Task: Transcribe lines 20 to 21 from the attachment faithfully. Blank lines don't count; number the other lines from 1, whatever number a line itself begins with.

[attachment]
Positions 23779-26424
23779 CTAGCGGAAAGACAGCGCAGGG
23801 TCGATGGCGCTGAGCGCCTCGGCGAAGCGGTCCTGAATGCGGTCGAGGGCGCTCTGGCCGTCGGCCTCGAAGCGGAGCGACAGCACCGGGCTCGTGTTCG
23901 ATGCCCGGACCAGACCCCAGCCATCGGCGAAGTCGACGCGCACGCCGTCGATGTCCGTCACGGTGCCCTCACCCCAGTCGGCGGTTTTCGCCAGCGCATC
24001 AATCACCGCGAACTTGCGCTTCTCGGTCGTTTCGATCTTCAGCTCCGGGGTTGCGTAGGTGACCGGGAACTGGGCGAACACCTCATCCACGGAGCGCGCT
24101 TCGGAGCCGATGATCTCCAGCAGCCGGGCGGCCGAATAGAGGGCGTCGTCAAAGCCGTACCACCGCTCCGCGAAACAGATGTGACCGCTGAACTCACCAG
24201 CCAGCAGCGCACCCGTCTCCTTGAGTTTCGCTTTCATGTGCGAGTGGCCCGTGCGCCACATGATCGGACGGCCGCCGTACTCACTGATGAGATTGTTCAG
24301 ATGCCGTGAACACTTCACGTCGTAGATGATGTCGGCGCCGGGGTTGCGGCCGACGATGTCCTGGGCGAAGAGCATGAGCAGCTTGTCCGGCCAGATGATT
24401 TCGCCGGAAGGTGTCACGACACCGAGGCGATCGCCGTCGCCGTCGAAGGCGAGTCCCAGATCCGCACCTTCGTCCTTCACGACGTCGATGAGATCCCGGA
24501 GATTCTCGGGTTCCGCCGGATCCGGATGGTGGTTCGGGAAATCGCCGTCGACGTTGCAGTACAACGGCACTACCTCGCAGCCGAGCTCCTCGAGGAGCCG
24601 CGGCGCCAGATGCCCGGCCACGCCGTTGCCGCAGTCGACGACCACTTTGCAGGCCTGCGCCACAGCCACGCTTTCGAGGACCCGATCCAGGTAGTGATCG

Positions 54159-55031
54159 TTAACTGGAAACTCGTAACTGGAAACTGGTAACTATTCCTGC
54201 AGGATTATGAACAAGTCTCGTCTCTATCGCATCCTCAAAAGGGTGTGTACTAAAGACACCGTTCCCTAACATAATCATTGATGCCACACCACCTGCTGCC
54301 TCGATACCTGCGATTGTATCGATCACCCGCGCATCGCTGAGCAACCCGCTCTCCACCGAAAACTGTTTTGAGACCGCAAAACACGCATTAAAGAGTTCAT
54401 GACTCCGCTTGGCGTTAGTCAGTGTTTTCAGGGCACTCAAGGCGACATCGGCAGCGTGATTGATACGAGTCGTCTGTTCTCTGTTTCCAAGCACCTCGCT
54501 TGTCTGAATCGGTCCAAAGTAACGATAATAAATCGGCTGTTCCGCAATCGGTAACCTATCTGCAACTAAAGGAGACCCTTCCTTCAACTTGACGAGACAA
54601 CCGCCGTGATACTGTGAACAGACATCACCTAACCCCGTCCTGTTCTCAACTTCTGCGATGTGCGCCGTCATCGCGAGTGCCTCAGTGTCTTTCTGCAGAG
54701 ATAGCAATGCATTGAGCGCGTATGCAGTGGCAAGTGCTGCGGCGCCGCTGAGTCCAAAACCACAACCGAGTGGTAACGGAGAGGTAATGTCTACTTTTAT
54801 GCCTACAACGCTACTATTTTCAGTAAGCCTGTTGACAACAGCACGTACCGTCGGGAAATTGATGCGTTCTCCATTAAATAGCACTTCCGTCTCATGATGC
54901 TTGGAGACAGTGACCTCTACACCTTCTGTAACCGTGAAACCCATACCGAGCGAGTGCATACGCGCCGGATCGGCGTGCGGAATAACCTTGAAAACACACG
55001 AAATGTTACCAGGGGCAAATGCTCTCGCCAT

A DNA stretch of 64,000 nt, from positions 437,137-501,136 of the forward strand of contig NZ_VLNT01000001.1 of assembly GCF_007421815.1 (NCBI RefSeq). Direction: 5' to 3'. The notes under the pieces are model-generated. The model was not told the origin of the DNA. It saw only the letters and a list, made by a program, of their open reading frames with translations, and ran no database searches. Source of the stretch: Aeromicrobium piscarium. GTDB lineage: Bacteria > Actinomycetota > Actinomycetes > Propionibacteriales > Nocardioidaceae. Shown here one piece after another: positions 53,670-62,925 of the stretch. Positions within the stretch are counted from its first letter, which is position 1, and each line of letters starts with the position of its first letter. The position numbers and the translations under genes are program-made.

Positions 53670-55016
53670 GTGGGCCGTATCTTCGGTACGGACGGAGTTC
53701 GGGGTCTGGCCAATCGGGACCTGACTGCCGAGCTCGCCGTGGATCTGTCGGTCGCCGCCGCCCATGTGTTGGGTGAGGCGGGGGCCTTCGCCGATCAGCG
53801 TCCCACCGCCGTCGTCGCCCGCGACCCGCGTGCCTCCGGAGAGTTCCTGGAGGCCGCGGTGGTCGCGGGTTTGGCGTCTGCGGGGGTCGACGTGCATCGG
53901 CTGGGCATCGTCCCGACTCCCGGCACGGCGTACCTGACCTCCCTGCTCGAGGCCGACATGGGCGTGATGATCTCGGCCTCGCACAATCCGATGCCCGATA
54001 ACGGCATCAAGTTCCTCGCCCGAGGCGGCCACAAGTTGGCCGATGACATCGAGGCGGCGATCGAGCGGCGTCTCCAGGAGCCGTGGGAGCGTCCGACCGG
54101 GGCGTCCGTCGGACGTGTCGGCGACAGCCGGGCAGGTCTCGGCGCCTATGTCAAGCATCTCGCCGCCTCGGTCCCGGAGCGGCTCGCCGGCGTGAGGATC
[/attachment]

54801 GCCTACAACGCTACTATTTTCAGTAAGCCTGTTGACAACAGCACGTACCGTCGGGAAATTGATGCGTTCTCCATTAAATAGCACTTCCGTCTCATGATGC
54901 TTGGAGACAGTGACCTCTACACCTTCTGTAACCGTGAAACCCATACCGAGCGAGTGCATACGCGCCGGATCGGCGTGCGGAATAACCTTGAAAACACACG